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From 'Mean Girls' and 'Clueless' to 'Tall Girl': all about fitting in


Hollywood high school teen comedies have always sparked reflection about the ‘outsiders’ in society

Nzingha Stewart’s Tall Girl, that began streaming on Netflix a few days ago, set me thinking again about the delicate constructs of society where people who look different from the other, so-called ‘normal’ people, struggle to fit in. Left to myself, I would reject the norm and lead a solitary existence and laugh at such notions, but sadly, such is not the case. Tall Girl is set in that most exacting society — the American High School. As you may have deduced, the film deals with a tall girl, winsomely played by Ava Michelle, whose height makes her the object of ridicule from some in the school. She has friend-zoned the one (shorter) boy who loves her, and there is a full-on love triangle when a tall, handsome Swedish exchange student joins the school.

The movie is your average, clichéd high school teen romantic comedy, that aspires nothing more than to be a Sunday evening pabulum to the brain-dead masses wanting a break from the rigours of the new season of Mindhunter, but it does spark reflections about the outsider or the marginalised, if you will.

In another American high school teen comedy, Ari Sandel’s The DUFF (2015), based on the novel by Kody Keplinger, Mae Whitman finds out that she is the Designated Ugly Fat Friend, who her classmates use to gain access to her friends who are the school’s most socially sought-after students. DUFF, here, is just another social construct, as she fits neither of the epithets in the acronym.

With apologies to Amy Heckerling’s Clueless (1995), perhaps the most widely seen, and influential film in this category is Mark Waters’ Mean Girls (2004), adapted by Tina Fey from the book Queen Bees and Wannabes by Rosalind Wiseman. Here, Lindsay Lohan’s hitherto home-schooled character discovers the world of cliques when she joins high school. The cultural impact of Mean Girls has been considerable. There has been a sequel, a stage musical and a video game based on the film, and thanks to an innocuous line of dialogue in it, October 3 is celebrated as Mean Girls Day, where aficionados don pink. If you’ve ever wondered what happens to these characters when they grow up, there was supposed to be a follow up called Mean Moms, but that seems to be stuck in development hell.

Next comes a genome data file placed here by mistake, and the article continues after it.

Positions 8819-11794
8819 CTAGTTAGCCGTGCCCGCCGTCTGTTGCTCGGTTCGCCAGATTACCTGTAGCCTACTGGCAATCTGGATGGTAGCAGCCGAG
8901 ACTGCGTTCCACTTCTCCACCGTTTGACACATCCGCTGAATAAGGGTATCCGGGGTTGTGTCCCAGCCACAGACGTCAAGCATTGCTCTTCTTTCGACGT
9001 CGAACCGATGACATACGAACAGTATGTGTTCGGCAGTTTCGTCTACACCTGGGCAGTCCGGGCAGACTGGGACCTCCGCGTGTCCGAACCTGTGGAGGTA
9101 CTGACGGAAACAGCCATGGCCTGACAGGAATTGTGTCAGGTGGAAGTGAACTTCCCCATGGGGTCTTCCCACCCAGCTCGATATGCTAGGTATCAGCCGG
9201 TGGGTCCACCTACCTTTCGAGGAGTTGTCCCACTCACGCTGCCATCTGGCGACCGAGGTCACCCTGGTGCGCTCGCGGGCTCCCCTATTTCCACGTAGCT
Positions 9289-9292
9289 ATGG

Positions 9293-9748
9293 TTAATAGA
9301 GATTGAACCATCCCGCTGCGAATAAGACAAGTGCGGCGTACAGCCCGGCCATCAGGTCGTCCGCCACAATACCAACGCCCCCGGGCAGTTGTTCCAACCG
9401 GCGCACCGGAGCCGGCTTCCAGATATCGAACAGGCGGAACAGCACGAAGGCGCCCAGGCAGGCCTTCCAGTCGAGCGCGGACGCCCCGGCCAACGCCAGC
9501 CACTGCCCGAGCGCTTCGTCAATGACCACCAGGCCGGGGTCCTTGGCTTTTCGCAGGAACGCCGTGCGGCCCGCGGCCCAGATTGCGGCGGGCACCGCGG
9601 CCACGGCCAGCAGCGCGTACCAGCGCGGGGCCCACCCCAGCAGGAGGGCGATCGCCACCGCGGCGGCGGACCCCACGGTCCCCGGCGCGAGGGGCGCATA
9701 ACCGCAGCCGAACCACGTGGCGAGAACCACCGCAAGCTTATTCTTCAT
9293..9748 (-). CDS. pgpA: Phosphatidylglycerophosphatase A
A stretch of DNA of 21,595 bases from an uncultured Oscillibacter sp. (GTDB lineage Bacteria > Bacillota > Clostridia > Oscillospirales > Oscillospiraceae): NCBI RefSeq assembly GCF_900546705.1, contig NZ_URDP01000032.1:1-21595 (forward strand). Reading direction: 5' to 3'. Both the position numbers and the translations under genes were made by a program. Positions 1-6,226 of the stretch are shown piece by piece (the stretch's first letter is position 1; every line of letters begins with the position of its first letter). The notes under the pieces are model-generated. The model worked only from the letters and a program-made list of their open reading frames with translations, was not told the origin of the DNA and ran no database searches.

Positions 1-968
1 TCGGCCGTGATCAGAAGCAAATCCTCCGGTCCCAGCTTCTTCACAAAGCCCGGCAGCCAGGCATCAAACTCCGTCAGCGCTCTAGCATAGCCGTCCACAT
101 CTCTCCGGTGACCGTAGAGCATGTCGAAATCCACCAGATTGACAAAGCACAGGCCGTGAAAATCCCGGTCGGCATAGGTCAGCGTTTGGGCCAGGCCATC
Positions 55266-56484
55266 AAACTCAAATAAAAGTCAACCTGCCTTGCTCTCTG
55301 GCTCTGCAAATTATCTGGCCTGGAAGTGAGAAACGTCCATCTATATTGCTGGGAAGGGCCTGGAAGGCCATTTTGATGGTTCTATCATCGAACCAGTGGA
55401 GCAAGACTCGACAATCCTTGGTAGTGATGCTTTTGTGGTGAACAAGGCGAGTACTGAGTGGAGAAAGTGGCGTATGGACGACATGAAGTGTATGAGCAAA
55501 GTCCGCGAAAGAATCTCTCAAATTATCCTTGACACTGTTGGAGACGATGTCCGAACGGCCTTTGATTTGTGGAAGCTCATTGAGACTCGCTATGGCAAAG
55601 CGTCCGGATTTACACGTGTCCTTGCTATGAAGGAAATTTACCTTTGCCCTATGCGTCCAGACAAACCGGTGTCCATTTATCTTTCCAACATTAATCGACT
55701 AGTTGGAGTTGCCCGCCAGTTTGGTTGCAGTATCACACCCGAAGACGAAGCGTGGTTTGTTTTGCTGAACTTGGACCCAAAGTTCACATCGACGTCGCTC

I therefore imagine that the always-terrific Amy Schumer’s character suffered some high-school trauma in Abby Kohn and Marc Silverstein’s I Feel Pretty (2018), where she is plagued by insecurities due to her appearance. She has a saddening few lines: “I have a crazy idea. Let’s be honest for a minute. No matter how many times we hear, it’s what’s on the inside that matters, women know deep down that it’s what’s on the outside that the whole world judges.” Things improve for her when she suffers a knock on the head at her gym and her confidence and self-esteem improve dramatically because she now realises, at least in her own eyes, that her appearance has changed to fit in with conventional norms of beauty.

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Printable version | Jan 21, 2020 1:46:41 PM |

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